Welcome to the second Digital Technologies Hub newsletter!
Mind the (Digital Technologies) Gap
With the nation’s first Digital Technologies Curriculum available here and now, many schools have begun implementation into their own school settings, or are looking to do so in 2017. As a new curriculum which brings challenges that either excite or terrify teachers, how do schools prepare themselves for its successful implementation? Over on the Scootle Lounge, guest blogger Anthony Speranza lists key questions, considerations and resources that might be useful for school communities who wish to successfully implement the Digital Technologies Curriculum. Read more here.
ICT and Digital Technologies
A topical question for schools is ‘what is the relationship between ICT Capabilities and Digital Technologies, and how do they differ?’ Check out our new ICT and Digital Technologies page
where James Curran, Associate Professor at the School of IT, University of Sydney, and Director of the National Computer School explains the relationship between both. You will also find our new infographics available for A3 download. Be sure to print out a few and display in your staff room!
Leading change and vision
When preparing to lead change, it is essential to ensure that you have a deep understanding of the process, the implications, and the strategies you can employ to ensure a successful implementation of your vision. Our School Leader’s section on setting the culture has some great advice on preparing your staff, technology infrastructure, and curriculum to help you towards success.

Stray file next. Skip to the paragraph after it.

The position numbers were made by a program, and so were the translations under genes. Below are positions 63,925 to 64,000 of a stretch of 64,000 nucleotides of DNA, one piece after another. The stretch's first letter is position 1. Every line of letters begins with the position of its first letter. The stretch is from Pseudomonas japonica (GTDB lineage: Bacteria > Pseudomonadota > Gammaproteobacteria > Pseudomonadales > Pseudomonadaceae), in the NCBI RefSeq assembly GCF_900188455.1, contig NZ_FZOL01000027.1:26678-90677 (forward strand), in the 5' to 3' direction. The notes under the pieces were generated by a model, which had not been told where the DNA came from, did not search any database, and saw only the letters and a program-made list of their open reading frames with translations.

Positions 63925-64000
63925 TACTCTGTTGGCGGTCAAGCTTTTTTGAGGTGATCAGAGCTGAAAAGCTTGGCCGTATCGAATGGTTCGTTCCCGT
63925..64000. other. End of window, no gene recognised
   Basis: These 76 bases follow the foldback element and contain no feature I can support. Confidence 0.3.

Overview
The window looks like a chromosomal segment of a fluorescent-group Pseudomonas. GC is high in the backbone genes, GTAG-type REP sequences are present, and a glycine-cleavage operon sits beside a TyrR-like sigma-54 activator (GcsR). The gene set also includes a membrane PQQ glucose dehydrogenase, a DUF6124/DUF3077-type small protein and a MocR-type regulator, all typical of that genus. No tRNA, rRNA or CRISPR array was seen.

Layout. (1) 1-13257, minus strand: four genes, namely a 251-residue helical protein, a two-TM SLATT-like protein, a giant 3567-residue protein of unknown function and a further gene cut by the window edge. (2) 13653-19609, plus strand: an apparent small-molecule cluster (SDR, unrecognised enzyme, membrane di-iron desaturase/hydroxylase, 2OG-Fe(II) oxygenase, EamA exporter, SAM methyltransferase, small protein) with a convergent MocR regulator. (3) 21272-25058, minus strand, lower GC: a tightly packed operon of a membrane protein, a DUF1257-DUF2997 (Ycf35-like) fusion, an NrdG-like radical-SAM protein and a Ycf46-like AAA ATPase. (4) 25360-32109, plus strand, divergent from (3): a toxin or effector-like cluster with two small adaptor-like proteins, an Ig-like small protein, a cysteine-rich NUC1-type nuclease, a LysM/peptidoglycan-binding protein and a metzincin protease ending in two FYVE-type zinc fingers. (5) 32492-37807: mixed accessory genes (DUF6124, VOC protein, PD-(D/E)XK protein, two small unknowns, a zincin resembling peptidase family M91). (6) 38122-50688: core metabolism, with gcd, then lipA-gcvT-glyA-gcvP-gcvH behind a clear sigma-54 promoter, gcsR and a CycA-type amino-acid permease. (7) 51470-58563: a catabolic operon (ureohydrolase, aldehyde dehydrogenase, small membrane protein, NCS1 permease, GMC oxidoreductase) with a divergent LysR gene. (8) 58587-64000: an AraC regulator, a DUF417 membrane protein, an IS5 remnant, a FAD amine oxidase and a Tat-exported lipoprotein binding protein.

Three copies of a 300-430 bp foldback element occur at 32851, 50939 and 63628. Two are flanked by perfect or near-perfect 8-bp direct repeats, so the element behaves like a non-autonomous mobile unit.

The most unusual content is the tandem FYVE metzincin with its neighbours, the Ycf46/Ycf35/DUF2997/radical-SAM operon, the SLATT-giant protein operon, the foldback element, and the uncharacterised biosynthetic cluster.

The Digital Technologies Hub features lesson ideas with step-by-step instructions for implementing one or more of the Australian Curriculum: Digital Technologies content descriptions for each band of the curriculum.
Try one of these lesson ideas to implement Digital Technologies in your classroom.
Students develop an understanding of how computers store and send digital images and they are able to represent images in a digital format.
Through role-play and other activities, students develop understandings of the role of hardware and software in managing, controlling and securing the movement of and access to data in networked digital systems.
Spotlight Case Study
Learning digital technologies outside the traditional classroom
St Aidan’s Anglican Girls' School is an independent day school located in Corinda, a western suburb of Brisbane, Queensland. Read our case study to learn about their approach to the Digital Technologies Curriculum which includes the implementation of a makerspace.
For further case studies, see our Primary School Approach
or Secondary School Approach pages.
Find out what competitions, conferences and professional learning opportunities are on offer in 2017 through our events calendar.
Digital Technologies making news
From his experiences with educational robotics, Roland has created an extensive report on educational robotics available in Australia. The report is available open-source. Roland Gesthuizen is the STEM and eLearning Leader at Mater Christi College. Recently Roland's students presented their digital smart city project at the 2016 ITS World Congress.